Key Lessons Learned by Examining the Case Studies
There were some common themes that ran through each of these cases.
- Single, or small groups, of “rogue” Traders (little supervision over the decision-making process).
- The use of risky financial derivatives.
- Lack of real accounting/auditing oversight and/or Trader(s) controlled these.
- No trading policies, controls, etc., in-place.
- “Hidden” trade losses.
- Lack of executive knowledge and understanding of the inherent risks in trading.
- Trading positions increased to lessen impact of losses led to increased exposure (so-called, “doubling-down”).
These events, along with others, prompted the financial industry to institute ways to monitor, track and stay on top of, financial derivative trading. These same methods would later have to be adopted by publicly traded energy companies in the US.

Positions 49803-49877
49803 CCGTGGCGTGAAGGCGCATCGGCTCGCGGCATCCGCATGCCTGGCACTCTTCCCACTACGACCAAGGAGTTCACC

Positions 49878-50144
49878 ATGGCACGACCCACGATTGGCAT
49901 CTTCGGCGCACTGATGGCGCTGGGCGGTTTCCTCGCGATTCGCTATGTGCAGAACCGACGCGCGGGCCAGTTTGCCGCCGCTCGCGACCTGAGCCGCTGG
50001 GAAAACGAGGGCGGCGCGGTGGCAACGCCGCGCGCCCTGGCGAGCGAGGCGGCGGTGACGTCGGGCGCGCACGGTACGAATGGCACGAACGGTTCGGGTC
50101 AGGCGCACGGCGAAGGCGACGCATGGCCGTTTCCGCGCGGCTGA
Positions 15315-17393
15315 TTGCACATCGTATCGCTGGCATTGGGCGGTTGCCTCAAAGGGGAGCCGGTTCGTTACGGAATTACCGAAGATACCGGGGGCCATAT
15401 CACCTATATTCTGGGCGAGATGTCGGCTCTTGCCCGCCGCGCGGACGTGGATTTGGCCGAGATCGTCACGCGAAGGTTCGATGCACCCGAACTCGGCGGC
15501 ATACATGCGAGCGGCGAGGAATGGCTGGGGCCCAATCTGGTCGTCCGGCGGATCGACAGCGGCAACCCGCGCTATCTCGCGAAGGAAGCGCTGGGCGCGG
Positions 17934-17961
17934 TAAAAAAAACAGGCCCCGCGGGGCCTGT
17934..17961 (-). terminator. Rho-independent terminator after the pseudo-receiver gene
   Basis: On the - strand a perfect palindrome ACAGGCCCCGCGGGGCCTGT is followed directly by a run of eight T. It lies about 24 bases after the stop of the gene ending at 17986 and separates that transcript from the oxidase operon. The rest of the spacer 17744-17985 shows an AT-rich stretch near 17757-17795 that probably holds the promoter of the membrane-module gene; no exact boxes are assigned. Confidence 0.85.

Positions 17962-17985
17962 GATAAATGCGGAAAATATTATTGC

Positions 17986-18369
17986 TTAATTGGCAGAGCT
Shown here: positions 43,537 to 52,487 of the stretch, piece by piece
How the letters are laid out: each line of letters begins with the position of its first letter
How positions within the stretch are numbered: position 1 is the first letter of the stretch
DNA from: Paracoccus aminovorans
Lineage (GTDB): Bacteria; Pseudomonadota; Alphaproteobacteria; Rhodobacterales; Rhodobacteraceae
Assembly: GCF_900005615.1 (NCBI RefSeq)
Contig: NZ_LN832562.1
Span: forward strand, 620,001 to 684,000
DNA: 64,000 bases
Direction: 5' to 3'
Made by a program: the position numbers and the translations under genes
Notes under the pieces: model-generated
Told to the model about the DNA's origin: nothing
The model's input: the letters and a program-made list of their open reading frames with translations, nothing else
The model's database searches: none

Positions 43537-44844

Key Learning Points for the Mini-Lecture: Risk Control
- Severe losses by “rogue” Traders led to the establishment of controls for financial derivative trading in the banking and finance businesses.
- These “risk measures” were later made mandatory for the energy industry.
- Companies face more than just financial risk, such as legal, operational, credit.
- Necessary risk controls, measures, reports and organizational structure.
- “Value at Risk”
- Risk Control Group/Chief Risk Officer/Risk Oversight Committee